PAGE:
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Dental Insurance: The Benefit That’s Making Everyone Smile



While medical health plans have long been the mainstay of most benefits programs, dental coverage has typically fallen somewhere between low-priority and non-existent. Now however, as employers search for benefits their people really want – and that the company can afford – dental insurance is rising to the top of the list. Especially among younger workers.

 

Expenses associated with obtaining and administering employee benefits are an ongoing challenge for employers of all sizes. But cost concerns are tempered by the knowledge that, without the right benefits package, the company’s recruiting and retention efforts may be severely hampered. Dental insurance options are taking a bite out of costs, and they’re making employees smile.

 

In fact, 70% of employees – across all generations – now say lack of dental coverage is a deal-killer when they’re considering a new job. That’s according to the MetLife 2017 Employee Benefit Trends Study.

 

Offering dental insurance makes sense because people need it

The National Association of Dental Plans says people without dental insurance are more likely to suffer from gum disease, as well as other oral problems and a host of serious health problems including heart disease, high blood pressure, high cholesterol, osteoporosis, and diabetes.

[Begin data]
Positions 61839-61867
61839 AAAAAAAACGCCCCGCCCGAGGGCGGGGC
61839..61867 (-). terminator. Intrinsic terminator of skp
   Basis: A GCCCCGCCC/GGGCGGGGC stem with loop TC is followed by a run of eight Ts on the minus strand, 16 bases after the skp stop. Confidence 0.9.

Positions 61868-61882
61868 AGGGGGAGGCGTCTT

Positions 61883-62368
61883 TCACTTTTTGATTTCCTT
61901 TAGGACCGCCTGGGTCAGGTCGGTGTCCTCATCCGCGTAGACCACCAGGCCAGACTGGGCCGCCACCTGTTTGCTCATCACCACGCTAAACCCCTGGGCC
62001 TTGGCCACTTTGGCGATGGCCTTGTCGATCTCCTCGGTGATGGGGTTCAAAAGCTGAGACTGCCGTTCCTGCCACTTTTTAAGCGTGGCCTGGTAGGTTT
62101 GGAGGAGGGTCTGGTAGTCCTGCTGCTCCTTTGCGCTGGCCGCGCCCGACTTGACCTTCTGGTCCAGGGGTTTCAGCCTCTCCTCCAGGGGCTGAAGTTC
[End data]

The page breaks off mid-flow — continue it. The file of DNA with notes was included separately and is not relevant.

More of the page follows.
On the flip side, they say, “Americans with dental benefits are more likely to go to the dentist, take their children to the dentist, receive restorative care and experience greater overall health.” Regular visits to the dentist can help uncover a variety of non-oral health issues.

 

Because there is now conclusive scientific evidence that oral health reflects a person’s overall health, employers are making dental health a major component of their corporate wellness strategy. They believe that promoting oral care is strong preventive medicine for their employees. With workers able to access medical insurance on their own via the Affordable Care Act, even smaller businesses have been able to refocus benefits menus on other products and services their employees cannot easily access by themselves.

 

And it’s not just take-it-or-leave-it dental coverage. Insurance companies and plan administrators are offering multiple options employees can choose among, picking the plan that works best for their family and personal circumstances.

 

Offering dental insurance makes sense financially, too